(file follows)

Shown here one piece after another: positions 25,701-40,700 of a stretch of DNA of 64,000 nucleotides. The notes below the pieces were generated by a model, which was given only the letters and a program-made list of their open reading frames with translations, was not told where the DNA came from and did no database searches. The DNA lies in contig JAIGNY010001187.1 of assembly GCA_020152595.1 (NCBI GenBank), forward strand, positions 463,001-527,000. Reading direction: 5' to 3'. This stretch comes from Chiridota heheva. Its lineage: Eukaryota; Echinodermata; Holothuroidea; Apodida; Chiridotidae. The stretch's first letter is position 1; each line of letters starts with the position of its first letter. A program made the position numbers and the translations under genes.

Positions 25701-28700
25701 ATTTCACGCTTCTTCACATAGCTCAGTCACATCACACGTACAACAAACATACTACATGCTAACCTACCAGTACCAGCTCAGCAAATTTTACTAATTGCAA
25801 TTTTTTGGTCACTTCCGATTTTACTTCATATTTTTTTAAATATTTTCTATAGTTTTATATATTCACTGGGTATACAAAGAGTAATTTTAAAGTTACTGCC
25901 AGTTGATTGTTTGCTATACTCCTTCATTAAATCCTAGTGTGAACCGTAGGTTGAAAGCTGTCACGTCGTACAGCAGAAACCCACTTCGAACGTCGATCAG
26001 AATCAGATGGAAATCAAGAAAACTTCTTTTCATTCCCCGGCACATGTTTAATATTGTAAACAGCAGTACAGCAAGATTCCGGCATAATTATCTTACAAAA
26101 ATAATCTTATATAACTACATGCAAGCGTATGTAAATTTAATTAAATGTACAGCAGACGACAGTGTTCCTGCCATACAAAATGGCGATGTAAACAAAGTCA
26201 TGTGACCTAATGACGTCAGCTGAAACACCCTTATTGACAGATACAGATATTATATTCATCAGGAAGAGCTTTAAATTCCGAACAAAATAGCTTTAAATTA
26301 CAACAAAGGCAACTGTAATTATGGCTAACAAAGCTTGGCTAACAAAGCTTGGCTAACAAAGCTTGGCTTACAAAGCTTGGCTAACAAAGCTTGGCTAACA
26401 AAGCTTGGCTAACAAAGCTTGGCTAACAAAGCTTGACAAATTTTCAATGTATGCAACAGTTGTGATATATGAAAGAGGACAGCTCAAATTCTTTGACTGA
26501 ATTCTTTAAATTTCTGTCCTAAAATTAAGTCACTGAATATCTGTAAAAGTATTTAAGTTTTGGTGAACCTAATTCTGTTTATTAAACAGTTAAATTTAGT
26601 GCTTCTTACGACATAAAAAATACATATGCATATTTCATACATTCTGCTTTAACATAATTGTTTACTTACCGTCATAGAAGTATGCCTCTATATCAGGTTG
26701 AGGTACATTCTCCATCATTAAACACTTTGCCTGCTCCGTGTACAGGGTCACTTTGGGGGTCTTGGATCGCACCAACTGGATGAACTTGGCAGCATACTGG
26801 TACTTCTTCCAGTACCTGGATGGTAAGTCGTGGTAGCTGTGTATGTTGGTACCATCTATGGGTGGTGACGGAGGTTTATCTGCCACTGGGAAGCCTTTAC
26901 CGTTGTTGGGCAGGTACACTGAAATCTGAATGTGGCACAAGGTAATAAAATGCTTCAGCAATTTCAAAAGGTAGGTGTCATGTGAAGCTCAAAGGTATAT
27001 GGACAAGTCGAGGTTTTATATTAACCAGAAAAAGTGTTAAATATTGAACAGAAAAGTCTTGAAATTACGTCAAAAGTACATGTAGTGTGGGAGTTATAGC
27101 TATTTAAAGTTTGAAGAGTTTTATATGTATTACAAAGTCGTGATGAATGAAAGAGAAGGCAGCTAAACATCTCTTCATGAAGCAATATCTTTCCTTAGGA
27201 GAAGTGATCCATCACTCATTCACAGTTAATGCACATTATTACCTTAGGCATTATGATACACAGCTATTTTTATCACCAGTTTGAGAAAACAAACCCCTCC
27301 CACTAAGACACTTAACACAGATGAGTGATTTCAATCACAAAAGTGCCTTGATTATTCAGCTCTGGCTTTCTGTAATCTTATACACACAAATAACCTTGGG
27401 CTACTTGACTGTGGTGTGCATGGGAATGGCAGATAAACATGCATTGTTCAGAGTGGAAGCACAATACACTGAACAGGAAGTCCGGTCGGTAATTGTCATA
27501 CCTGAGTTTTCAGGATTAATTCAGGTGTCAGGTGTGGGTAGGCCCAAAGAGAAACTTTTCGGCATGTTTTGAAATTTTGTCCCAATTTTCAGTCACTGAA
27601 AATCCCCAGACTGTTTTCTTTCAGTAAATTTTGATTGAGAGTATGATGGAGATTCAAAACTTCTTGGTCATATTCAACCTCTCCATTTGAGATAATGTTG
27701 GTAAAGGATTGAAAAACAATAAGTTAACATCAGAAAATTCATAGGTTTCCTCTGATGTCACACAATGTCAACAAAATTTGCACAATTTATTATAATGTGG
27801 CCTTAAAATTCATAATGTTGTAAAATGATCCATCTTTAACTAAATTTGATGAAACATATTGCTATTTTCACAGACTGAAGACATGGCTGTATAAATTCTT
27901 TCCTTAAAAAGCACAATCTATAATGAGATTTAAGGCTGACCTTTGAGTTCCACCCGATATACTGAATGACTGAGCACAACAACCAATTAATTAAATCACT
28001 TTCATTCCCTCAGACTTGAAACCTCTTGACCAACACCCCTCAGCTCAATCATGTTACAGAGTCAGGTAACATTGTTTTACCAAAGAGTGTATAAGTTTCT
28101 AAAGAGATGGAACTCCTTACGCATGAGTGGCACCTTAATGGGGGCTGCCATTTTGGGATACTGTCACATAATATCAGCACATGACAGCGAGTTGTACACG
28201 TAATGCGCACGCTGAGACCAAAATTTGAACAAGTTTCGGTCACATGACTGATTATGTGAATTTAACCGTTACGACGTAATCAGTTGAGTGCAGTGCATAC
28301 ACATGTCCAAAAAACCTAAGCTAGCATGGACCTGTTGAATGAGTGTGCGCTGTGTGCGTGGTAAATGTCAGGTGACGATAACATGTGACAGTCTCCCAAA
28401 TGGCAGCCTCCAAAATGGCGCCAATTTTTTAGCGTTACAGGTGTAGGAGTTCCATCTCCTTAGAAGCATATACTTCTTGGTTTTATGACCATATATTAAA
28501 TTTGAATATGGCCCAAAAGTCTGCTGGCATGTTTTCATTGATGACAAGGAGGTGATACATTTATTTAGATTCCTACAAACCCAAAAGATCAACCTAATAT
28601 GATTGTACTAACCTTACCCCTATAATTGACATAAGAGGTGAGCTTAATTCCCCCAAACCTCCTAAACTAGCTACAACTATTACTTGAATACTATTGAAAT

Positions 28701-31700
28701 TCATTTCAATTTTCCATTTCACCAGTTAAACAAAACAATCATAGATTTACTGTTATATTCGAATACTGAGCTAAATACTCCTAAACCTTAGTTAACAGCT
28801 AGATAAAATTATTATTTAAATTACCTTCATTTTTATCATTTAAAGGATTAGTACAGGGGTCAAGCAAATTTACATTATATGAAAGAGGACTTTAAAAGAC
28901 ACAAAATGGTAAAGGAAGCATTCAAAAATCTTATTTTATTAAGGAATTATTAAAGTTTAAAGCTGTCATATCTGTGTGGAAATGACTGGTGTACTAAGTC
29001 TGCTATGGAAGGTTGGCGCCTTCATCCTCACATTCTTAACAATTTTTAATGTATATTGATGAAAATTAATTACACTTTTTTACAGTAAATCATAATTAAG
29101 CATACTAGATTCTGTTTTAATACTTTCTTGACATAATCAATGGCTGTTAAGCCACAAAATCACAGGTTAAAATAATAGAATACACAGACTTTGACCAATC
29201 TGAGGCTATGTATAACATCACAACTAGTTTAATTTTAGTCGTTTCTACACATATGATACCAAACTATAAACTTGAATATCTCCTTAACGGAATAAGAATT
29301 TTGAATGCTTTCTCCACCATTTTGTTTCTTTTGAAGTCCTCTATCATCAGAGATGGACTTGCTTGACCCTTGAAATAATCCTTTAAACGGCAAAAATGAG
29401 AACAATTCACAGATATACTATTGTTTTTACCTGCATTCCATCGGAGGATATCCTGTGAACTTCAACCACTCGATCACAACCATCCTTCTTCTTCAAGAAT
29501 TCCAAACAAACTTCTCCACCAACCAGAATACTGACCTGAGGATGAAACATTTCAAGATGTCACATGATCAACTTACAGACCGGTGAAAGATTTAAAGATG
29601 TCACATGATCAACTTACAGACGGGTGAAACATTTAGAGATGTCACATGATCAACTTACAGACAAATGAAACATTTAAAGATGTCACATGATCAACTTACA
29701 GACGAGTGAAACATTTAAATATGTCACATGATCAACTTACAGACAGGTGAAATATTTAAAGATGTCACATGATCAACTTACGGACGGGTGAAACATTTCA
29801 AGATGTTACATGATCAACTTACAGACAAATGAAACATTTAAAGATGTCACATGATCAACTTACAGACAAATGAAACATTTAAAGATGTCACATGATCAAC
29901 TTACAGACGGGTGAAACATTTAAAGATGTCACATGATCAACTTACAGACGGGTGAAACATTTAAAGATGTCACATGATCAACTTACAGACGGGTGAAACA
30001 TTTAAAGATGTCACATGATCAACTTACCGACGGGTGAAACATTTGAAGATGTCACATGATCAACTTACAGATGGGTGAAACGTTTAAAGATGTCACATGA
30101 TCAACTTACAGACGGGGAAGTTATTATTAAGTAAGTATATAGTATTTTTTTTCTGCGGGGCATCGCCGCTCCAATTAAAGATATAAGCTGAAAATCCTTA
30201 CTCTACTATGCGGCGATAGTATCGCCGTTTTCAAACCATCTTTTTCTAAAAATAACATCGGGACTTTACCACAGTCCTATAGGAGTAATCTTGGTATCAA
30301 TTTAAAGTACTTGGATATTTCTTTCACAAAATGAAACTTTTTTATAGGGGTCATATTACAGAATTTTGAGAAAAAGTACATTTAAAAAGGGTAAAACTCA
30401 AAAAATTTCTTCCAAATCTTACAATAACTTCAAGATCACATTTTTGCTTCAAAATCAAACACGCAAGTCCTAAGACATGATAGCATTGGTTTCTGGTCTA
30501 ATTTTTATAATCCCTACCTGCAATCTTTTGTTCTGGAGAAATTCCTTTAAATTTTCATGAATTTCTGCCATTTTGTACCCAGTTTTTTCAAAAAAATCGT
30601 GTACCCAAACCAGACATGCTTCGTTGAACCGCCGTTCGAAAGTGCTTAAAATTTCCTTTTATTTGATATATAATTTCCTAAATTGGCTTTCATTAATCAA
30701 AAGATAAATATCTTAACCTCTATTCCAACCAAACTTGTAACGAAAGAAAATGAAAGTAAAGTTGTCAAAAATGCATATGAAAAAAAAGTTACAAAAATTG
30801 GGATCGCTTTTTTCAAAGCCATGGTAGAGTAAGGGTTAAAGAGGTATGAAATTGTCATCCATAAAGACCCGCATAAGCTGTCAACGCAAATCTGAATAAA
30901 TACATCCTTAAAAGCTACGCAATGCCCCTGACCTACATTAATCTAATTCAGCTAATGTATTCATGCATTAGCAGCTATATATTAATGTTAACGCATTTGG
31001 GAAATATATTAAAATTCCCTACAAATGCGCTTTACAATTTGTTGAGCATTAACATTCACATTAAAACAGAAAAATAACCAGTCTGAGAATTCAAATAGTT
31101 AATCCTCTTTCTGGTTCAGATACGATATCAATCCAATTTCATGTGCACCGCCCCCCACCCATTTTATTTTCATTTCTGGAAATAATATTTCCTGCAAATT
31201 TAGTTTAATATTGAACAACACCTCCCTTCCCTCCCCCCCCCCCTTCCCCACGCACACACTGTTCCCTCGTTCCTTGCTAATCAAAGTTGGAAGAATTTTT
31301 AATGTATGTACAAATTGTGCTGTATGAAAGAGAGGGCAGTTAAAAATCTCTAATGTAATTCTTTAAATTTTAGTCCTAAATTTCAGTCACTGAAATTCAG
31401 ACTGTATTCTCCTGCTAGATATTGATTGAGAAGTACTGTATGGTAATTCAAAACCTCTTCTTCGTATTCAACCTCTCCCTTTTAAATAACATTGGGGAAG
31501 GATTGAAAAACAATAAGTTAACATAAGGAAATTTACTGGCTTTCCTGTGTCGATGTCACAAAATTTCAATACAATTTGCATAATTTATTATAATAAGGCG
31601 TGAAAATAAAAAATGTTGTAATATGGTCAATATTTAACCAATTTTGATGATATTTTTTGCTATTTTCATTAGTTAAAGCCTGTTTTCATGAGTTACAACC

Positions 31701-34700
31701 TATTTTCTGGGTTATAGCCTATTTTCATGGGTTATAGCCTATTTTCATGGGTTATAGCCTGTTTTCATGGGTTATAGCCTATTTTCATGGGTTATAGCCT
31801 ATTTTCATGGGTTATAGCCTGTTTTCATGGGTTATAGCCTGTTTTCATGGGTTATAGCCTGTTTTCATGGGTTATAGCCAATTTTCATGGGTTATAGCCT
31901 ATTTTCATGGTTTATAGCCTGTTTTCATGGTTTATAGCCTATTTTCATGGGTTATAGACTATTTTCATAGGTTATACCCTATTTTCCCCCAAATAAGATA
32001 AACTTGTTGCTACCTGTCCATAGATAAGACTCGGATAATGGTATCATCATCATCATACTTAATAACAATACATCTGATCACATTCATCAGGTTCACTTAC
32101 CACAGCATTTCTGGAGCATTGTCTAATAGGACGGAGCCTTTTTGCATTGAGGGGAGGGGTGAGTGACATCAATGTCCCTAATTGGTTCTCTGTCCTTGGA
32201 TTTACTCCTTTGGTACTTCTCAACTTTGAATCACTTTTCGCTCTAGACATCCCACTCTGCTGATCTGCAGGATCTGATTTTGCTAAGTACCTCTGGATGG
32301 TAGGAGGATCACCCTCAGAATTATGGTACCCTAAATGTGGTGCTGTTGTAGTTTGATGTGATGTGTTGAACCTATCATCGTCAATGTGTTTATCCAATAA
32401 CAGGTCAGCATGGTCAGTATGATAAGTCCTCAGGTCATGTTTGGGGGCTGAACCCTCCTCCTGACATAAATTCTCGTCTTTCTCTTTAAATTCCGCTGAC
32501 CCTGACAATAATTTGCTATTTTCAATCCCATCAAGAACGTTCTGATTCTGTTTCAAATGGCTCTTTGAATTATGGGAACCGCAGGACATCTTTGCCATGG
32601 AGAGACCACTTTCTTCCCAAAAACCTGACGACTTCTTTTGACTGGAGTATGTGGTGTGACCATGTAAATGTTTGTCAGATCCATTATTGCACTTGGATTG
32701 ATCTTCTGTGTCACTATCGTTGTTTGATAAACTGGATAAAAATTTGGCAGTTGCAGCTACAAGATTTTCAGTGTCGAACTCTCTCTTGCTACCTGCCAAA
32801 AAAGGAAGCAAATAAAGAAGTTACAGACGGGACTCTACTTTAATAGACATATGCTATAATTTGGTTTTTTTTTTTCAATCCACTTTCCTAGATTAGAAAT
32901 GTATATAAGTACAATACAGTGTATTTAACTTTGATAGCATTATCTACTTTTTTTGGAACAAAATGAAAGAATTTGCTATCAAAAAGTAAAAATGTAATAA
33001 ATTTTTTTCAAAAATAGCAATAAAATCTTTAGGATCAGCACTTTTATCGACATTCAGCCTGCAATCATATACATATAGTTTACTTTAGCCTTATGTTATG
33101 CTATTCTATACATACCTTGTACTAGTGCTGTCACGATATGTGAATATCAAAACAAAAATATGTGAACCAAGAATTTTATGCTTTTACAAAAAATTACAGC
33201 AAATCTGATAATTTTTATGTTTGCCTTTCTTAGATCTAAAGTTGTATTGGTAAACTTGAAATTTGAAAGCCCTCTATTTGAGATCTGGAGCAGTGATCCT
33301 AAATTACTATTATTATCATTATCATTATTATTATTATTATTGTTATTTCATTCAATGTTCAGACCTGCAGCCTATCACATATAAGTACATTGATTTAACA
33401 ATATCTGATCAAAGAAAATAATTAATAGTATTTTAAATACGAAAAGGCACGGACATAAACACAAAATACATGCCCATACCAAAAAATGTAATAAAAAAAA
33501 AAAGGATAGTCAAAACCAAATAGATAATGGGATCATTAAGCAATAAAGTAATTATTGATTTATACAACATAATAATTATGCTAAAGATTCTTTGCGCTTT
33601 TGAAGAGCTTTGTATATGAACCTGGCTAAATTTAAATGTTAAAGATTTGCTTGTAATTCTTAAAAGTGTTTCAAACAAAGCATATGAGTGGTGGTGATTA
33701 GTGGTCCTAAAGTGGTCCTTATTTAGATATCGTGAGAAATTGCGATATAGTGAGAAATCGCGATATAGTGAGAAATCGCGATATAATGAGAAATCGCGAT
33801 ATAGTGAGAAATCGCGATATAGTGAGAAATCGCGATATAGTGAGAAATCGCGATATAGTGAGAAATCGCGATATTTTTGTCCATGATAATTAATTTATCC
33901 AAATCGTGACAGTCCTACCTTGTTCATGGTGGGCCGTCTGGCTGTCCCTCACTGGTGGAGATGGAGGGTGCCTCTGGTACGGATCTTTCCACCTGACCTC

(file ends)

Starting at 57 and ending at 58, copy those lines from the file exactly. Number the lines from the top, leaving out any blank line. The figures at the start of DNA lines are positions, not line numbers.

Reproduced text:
31001 GAAATATATTAAAATTCCCTACAAATGCGCTTTACAATTTGTTGAGCATTAACATTCACATTAAAACAGAAAAATAACCAGTCTGAGAATTCAAATAGTT
31101 AATCCTCTTTCTGGTTCAGATACGATATCAATCCAATTTCATGTGCACCGCCCCCCACCCATTTTATTTTCATTTCTGGAAATAATATTTCCTGCAAATT